Marc Benioff is the CEO of Salesforce, a San Francisco-based CRM platform. Last year, he asked President Donald Trump to create five million jobs through apprenticeships. Although Benioff admitted this was a "moonshot request," the president accepted the challenge.

However, the most surprising aspect of this challenge is the new approach tech titans are taking. Traditionally, apprenticeships helped those pursuing blue-collar careers. But now, they're getting a white-collar twist. Besides Salesforce, companies like IBM, Amazon, and Microsoft all have tech-based apprenticeships.

Although I've never participated in nor offered an apprenticeship program, I've been an intern many times over and developed and managed multiple internship programs. After hearing about the surge in apprenticeships, I was inspired to learn more about them.

Mary Beth Wynn is the senior vice president of people at Jellyvision, a Chicago-based employee communication platform. The company has both an apprenticeship and an internship program. While both are valuable, they aren't interchangeable.

She pointed out that the goal of an internship is to provide college students exposure to a specific career path. The program helps them make more educated decisions about their futures. There's an understanding that, with most internships, the intern is only with a company for a short time -- typically between eight and 16 weeks. Once the internship is over, they return to their academic studies.

Apprentices, however, are often younger -- still in high school. The learning objectives of the program and their academic studies are aligned for a period of 12 months or more with the goal of full-time employment at the end.

Even if your company is not a global giant like Salesforce, you should consider starting your own apprenticeship program following these lessons learned from other small organizations:

1. Apprenticeships promote diversity.

Leaders everywhere are striving to increase their company's diversity. As Re:work Training discovered, apprenticeships are one possible answer.

"Companies are boasting about their focus on diversity," said Harrison Horan, founder and CEO of the Chicago-based sales training and job placement nonprofit. "If a company genuinely wants diversity, their recruiting and management teams need to genuinely evaluate people with diverse educational backgrounds."

Re:work seeks diversity by providing apprenticeships to Chicago's underprivileged communities. The company reports that, on average, participants increase their income by 239 percent. This brings more diverse talent to the companies while helping break people out of the cycle of poverty.

Similarly, Amazon partnered with the U.S. Department of Labor in January 2017 to tap into veteran talent pools. These apprenticeship programs help former military members translate their skills and work ethic to a tech environment. Many veterans have already received extensive and valuable training.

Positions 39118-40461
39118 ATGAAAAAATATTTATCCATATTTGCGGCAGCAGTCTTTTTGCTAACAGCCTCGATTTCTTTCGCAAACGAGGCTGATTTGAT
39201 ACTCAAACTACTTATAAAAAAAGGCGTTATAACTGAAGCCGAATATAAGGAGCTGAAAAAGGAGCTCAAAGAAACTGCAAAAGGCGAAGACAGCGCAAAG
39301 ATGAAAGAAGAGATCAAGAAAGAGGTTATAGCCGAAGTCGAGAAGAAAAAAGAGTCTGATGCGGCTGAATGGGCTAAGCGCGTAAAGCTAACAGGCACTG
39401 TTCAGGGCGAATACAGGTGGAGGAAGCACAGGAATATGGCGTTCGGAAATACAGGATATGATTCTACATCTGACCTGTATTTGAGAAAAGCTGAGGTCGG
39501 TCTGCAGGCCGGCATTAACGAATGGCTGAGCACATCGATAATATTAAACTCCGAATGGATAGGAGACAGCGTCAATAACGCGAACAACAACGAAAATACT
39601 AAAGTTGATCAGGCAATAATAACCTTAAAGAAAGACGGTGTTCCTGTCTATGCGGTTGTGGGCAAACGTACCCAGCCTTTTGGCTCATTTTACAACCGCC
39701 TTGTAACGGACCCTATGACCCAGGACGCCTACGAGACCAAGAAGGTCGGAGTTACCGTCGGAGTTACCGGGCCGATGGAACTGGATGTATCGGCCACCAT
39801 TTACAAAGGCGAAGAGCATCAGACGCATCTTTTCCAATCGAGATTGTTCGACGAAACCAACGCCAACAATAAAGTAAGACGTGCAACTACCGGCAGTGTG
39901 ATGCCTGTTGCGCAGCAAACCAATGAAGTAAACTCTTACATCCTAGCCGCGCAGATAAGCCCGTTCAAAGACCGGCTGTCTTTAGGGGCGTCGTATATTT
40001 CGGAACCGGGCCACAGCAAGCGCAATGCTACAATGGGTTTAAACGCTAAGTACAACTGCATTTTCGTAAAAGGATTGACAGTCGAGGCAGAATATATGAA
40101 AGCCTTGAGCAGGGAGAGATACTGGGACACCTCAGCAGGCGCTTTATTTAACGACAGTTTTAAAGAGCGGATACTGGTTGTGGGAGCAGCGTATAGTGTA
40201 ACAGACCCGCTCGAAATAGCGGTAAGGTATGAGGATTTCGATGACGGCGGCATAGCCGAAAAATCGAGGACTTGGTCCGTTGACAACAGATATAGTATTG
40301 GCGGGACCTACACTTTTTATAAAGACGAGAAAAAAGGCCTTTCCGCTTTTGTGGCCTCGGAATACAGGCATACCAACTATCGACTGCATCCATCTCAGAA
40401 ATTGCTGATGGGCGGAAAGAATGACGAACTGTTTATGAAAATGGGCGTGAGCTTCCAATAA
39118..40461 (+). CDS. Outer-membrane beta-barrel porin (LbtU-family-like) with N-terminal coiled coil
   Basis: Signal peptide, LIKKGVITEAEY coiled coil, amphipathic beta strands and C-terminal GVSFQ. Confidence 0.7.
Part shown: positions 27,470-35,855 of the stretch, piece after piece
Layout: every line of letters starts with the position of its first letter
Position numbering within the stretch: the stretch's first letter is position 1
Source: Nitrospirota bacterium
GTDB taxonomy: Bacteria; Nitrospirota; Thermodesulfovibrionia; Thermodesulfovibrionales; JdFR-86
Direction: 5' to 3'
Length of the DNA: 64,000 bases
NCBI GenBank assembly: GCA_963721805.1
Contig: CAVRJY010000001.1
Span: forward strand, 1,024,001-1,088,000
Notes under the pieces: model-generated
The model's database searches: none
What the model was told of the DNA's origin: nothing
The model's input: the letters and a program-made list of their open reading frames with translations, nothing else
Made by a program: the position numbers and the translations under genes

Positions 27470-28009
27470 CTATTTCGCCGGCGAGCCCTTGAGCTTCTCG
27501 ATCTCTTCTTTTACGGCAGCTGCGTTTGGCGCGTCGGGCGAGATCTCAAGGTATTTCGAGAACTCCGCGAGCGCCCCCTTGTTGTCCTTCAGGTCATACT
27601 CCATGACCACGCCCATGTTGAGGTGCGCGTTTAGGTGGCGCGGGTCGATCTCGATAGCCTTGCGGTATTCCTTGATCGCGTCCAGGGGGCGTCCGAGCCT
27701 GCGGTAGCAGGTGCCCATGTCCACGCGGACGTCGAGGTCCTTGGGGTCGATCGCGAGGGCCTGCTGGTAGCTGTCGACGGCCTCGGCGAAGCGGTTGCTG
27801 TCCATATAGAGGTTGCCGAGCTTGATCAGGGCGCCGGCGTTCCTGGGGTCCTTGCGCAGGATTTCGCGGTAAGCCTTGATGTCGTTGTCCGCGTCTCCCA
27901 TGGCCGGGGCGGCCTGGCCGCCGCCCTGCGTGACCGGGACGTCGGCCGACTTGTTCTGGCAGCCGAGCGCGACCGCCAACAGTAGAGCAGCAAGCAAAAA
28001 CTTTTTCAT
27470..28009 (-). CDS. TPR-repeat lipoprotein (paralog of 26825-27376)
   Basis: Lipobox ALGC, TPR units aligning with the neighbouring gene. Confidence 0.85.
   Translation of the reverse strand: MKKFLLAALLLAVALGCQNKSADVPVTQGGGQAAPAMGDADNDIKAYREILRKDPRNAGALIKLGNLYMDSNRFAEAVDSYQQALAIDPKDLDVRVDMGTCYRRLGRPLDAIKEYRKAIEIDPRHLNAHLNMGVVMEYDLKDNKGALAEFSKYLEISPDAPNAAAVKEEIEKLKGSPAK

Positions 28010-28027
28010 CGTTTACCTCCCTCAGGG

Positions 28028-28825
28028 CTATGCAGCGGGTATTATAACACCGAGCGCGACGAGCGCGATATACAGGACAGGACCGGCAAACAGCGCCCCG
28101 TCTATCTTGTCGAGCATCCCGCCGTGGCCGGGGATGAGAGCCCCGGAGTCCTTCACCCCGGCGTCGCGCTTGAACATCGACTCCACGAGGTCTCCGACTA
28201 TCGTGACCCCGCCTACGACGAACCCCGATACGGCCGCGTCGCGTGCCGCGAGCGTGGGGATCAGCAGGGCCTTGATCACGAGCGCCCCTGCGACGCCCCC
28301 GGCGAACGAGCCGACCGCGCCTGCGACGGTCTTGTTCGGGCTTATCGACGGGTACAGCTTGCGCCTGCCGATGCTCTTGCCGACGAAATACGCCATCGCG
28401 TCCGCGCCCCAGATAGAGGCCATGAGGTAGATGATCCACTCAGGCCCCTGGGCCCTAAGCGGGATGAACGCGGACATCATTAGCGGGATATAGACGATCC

2. Apprenticeships support transparency.

Whether personal or professional, the key to any successful relationship is open communication. And the same goes for the relationship between an employer and an apprentice.

Apprenticeship programs simply don't work without transparency. To be successful, participants need to know what's expected of them and what they can hope to achieve.

"Try to give them as much information as you can about the likelihood of being hired on full-time at the end of the program," Wynn said. "Even if the answer is, 'not very likely,' knowing that is better than ambiguity."

Wynn went on to say that about 50 to 60 percent of Jellyvision apprentices become full-time employees. But regardless of whether or not an apprentice transitions into a full-time role, prioritizing open communication instills a greater sense of transparency within the apprentice. And they'll carry that value with them into their next role, whether it's with your organization or another.

3. Apprenticeships are easy.

Every new company initiative comes at a cost. But you don't have to be well-established to create (or afford) an apprenticeship program. Fortunately, there are several organizations that offer help developing effective apprenticeship programs for companies of all sizes.

For example, Apprenti is a tech apprenticeship program based in Redmond, Washington, with locations across the company. The organization partners with companies looking for great tech employees. Apprenti trains the talent so employers don't have to start from scratch and spend money creating their own program.

The DOL also has a list of resources about the most efficient ways to create an apprenticeship program, details on tax incentives the government offers, and advice on reaching out to local labor organizations. These tools and resources make it easier to establish an apprenticeship program on a lower budget, thus removing a major barrier in implementation.